The Compass Wednesday, Decembers. 1992 7
by NEA's President
By Melanie Harrington
A nation should not be judged soley by
its gross national product, out by "its
capacity for compassion," Keith deiger.
President of theNatiorwl Educational As
sociation, G^A), told a group of ECSU
studentsand faculty Nov. 19intheKermit
E. White Center.
"No one has expressed this better than
Dr. Martin Luther King. Jr.," added Gei
ger, keyiK)te speaker for ^e American
Education Week Assembly. "Dr. King
insisted that 'education which stops with
efficiency may prove to be the ^eatest
menace to society'. Education plus char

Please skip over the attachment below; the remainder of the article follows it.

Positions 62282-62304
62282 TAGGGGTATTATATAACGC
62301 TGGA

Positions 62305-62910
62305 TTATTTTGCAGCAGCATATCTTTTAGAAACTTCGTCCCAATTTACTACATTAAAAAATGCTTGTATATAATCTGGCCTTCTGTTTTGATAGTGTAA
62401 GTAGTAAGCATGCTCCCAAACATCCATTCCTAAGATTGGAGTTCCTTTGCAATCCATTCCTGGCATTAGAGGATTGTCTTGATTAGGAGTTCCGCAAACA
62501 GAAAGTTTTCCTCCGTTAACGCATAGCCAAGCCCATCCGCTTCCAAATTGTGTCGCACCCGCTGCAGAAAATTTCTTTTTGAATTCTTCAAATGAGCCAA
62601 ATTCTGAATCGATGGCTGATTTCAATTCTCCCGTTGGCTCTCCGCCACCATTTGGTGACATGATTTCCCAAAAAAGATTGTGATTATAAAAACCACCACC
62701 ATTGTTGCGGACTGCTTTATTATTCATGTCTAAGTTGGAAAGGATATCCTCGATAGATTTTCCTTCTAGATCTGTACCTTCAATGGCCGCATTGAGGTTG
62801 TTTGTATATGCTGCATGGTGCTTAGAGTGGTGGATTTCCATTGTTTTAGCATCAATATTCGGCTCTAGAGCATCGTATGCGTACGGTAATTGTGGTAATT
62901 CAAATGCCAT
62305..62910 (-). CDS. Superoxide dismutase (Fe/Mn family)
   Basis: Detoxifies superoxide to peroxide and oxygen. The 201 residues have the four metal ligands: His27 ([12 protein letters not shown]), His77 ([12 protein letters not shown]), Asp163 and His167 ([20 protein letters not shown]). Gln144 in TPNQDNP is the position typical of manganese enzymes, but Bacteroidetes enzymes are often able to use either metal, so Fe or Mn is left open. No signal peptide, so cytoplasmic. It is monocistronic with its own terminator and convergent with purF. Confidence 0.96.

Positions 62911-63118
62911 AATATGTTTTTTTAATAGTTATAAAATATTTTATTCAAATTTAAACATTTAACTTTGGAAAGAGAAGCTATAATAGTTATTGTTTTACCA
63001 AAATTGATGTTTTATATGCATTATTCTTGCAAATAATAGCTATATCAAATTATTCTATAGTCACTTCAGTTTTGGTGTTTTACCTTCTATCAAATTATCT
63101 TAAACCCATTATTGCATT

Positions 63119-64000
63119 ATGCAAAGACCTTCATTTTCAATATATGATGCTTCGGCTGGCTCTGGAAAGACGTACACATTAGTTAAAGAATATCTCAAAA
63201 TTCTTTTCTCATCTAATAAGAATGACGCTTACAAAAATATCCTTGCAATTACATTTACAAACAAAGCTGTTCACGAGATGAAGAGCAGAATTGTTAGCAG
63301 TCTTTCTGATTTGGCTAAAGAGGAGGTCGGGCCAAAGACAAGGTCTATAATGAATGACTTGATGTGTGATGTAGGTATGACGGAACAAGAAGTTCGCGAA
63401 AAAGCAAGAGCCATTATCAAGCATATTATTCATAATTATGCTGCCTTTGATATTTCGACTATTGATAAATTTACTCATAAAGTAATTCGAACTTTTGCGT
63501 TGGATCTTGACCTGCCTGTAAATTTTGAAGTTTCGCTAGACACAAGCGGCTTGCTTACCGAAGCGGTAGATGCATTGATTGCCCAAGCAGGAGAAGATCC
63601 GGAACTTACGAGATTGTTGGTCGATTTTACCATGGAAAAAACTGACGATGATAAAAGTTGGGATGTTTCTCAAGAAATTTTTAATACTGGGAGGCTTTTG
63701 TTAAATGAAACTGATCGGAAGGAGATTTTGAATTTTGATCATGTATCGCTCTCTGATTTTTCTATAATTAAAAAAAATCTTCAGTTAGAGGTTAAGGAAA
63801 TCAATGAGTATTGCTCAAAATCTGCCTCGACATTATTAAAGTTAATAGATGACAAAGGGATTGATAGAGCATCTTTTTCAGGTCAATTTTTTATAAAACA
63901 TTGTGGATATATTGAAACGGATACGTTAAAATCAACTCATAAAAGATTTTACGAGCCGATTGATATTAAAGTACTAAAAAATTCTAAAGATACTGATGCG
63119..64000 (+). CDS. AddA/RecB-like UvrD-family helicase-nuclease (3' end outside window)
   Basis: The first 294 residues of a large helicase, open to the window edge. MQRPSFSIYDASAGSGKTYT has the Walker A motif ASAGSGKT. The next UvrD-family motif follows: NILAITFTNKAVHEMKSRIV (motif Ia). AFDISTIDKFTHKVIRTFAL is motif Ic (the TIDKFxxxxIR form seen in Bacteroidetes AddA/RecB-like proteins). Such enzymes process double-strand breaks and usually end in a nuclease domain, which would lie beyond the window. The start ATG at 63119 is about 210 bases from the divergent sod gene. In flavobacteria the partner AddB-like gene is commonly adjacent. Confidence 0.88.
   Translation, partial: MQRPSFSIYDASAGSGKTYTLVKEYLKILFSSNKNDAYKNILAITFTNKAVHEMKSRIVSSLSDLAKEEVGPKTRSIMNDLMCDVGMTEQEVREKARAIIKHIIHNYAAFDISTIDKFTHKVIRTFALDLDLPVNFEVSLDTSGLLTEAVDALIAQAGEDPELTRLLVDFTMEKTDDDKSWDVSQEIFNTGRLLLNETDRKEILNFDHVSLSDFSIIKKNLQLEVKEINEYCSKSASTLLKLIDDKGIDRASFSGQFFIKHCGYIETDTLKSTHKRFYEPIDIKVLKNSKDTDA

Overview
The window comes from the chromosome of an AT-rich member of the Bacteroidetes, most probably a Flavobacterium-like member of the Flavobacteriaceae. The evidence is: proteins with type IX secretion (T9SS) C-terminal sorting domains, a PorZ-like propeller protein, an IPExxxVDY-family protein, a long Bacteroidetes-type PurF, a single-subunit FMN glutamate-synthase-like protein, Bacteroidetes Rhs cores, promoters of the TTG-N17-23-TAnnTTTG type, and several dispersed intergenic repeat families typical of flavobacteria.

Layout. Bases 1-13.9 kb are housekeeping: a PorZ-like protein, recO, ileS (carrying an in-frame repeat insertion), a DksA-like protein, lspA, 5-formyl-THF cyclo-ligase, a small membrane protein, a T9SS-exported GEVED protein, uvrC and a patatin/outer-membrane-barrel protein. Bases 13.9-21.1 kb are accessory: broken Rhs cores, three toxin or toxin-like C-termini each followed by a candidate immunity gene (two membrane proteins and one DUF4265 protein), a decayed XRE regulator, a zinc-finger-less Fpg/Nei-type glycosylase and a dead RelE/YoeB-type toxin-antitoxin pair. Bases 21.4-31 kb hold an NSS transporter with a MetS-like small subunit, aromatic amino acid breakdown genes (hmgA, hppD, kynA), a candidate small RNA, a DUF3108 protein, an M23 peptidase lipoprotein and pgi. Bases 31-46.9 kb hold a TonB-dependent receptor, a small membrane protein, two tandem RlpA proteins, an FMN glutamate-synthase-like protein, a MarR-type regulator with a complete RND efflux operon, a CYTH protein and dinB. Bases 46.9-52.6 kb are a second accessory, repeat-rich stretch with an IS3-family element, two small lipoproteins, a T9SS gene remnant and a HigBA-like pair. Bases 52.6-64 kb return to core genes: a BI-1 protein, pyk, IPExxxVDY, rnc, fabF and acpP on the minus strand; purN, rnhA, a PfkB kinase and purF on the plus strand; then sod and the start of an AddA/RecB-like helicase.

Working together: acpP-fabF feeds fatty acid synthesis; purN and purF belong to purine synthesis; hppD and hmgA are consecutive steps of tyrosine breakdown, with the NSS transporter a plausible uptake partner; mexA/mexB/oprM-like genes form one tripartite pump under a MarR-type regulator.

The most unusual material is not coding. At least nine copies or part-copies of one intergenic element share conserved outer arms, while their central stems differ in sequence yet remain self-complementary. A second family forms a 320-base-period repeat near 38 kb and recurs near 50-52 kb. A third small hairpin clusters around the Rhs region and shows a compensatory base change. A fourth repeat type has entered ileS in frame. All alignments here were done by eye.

acter—that is the true goal of education."
The educational community will go
^tray if education continues to be d^
finea as a "service to the economic com
munity," said Geiger.
"1 do not believe that educators should
accept the claim that the ultimate pur
pose of education is to ensure that Fords
and Chryslers outsell Toyotas and
If American educators are to accept this
claim, it would lead to a system that
would shortchange America's young
people, said Geiger.
'If the ultimate purpose of education
is to produce a skillea workforce, then
what becomes of such disciplines as art.
music, and philosophy?" he asked.
The educational system should em
phasize the arts and ethics as much as it
does technology and economics, in order
to better prepare future teachers, said
Geiger. The educational leader also called
for a comprehensive strategy for
professionalizingteachingso teachers will
not be manipulated by politicians.
"If we want professional results, we
must grant teachers professional recog